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Dying to get out: young drivers, safety and social inequity
  1. S Audrey,
  2. R Langford
  1. School of Social and Community Medicine, University of Bristol, Bristol, UK
  1. Correspondence to Dr Suzanne Audrey, School of Social and Community Medicine, University of Bristol, Canynge Hall, Whatley Road, Bristol BS8 2PS, UK; suzanne.audrey{at}bristol.ac.uk

Abstract

Objective Deaths and serious injuries among young drivers are an important public health concern. Road safety researchers and policy makers tend to focus on strategies to restrict the driving activities of young people. Other social research suggests the disadvantages experienced by young people in socially deprived groups are exacerbated by not having a driving licence or owning a car. In this qualitative study, we consider the views of young people from less affluent backgrounds in the south-west of England who took part in a brief intervention to encourage them to delay gaining a driving licence and car ownership.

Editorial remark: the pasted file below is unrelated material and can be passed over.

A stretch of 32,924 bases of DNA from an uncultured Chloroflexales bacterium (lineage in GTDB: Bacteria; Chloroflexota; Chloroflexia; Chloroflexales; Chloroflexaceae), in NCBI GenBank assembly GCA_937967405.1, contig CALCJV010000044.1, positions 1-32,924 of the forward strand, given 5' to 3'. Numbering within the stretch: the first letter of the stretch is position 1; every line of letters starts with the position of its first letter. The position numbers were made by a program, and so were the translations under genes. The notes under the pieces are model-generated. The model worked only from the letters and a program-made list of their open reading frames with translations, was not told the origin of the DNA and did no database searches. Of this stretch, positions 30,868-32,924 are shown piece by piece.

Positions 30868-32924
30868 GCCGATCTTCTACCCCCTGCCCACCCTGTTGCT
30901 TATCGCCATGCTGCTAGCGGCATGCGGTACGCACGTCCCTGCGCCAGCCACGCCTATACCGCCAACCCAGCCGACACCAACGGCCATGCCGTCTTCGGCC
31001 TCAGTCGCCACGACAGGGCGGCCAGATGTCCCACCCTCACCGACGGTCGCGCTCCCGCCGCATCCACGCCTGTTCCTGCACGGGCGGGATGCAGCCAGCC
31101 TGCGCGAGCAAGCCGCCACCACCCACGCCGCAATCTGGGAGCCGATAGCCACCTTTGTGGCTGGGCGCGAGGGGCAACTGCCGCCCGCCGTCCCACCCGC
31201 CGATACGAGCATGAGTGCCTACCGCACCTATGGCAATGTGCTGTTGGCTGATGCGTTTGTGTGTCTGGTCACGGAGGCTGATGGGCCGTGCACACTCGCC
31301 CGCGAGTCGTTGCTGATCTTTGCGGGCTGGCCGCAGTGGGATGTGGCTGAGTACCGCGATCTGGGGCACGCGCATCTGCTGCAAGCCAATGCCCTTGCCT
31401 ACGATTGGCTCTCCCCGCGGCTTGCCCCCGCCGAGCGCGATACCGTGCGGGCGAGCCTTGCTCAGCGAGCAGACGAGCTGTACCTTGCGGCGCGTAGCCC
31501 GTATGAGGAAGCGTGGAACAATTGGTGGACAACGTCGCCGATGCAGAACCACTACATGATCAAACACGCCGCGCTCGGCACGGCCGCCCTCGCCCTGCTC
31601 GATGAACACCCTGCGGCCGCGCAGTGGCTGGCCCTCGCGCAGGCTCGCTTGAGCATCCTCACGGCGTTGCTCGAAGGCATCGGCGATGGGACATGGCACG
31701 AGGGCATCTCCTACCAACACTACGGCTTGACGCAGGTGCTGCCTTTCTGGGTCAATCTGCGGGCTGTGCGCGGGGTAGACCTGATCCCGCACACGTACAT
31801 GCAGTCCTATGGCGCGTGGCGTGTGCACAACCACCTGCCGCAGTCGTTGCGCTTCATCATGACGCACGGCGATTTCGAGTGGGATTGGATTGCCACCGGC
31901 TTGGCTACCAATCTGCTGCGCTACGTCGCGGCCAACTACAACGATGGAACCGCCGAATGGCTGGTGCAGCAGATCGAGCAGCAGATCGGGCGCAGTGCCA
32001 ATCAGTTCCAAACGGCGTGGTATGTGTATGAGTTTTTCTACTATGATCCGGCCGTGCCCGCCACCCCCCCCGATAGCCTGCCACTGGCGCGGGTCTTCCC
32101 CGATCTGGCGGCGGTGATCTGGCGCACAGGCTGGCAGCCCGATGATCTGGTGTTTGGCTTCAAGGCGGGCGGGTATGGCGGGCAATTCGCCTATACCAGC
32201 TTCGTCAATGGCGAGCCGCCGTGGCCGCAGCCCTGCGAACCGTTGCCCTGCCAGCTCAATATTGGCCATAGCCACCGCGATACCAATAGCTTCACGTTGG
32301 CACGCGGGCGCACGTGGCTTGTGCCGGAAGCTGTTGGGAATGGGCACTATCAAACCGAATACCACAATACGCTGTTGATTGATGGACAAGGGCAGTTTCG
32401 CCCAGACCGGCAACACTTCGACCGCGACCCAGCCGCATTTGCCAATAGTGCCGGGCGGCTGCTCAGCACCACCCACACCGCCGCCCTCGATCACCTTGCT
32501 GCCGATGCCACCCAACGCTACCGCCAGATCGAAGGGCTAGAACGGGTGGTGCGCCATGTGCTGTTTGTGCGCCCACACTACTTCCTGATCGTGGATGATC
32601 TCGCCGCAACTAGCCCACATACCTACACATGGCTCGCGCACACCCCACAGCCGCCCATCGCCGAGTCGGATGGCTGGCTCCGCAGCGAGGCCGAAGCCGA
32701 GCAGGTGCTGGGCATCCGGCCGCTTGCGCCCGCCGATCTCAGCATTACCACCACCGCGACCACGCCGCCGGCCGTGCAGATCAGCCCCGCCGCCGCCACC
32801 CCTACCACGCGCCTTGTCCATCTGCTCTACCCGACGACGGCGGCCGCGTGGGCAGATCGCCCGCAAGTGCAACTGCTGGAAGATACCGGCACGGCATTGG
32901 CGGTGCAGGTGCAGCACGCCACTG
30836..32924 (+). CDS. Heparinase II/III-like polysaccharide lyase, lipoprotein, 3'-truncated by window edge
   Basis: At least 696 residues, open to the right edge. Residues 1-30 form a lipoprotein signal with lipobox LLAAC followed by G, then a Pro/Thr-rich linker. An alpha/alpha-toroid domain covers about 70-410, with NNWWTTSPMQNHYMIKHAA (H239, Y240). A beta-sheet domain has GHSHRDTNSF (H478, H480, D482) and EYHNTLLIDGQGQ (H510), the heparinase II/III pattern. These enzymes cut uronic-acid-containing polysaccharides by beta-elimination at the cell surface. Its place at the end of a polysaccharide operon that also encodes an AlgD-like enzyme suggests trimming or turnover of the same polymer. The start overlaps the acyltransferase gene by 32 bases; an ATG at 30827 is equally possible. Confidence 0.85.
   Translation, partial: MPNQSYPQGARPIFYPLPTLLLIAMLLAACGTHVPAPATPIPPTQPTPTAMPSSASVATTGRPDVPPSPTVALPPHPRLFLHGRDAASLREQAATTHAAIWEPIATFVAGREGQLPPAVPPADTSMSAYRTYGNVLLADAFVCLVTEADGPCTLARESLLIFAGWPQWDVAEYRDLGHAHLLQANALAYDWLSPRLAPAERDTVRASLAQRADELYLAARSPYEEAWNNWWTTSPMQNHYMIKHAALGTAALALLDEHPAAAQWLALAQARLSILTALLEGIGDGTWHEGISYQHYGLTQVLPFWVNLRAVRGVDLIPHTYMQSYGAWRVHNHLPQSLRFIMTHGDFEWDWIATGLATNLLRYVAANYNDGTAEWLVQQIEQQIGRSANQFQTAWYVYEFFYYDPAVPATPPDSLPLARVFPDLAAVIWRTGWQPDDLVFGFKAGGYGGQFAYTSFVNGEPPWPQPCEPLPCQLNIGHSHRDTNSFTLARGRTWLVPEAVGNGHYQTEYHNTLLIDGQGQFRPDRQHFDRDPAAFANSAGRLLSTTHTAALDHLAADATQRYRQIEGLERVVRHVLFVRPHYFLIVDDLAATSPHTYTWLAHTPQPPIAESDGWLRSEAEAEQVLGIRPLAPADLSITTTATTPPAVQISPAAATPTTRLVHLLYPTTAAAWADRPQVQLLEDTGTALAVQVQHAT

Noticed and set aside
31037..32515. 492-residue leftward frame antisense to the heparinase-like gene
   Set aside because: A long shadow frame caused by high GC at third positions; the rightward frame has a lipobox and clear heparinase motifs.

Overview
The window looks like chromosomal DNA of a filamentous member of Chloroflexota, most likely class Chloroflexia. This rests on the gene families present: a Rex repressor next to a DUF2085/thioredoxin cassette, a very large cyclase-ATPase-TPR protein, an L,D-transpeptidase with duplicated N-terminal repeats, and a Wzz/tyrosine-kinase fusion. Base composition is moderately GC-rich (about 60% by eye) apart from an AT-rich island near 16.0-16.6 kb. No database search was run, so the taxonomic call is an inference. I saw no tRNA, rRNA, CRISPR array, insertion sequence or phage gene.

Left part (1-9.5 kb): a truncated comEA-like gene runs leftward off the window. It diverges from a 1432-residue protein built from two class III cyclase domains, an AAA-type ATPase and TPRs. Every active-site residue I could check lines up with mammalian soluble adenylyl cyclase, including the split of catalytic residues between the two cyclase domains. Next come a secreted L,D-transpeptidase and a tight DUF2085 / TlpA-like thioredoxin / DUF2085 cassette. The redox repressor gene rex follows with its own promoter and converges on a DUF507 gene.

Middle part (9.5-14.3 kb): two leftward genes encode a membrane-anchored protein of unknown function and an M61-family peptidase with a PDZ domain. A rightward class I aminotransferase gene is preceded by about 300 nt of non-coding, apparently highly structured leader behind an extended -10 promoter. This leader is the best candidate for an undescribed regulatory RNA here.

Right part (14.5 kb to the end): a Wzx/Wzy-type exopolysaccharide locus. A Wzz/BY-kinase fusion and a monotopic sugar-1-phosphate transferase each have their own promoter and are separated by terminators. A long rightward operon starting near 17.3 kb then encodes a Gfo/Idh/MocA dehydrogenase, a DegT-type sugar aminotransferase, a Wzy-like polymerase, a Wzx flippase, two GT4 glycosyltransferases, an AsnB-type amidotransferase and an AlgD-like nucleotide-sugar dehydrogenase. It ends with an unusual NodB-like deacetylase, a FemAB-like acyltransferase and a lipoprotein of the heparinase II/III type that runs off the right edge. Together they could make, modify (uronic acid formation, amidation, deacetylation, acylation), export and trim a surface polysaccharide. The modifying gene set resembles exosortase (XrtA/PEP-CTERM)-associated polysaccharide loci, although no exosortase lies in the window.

Methods Between September 2011 and January 2012, a researcher observed four training sessions involving 173 young people. Postintervention, digitally recorded focus groups were conducted at three venues involving 23 randomly selected young people. Data from the focus group transcripts were sorted into charts in relation to key research questions and scrutinised using constant comparison.

Results These young people believed the ability to drive, and car ownership, could increase their independence, improve access to further education, widen their employment opportunities, and enable them to contribute to family or household responsibilities.

Conclusions We argue there is a potential conflict between some strategies seeking to promote young driver safety and the impact this may have on equity and social disadvantage. Interdisciplinary work is required between professionals and researchers in transport, road safety, public health and social equity. Government policies should include low-cost, safe, reliable and attractive transport alternatives for young people in more deprived communities.

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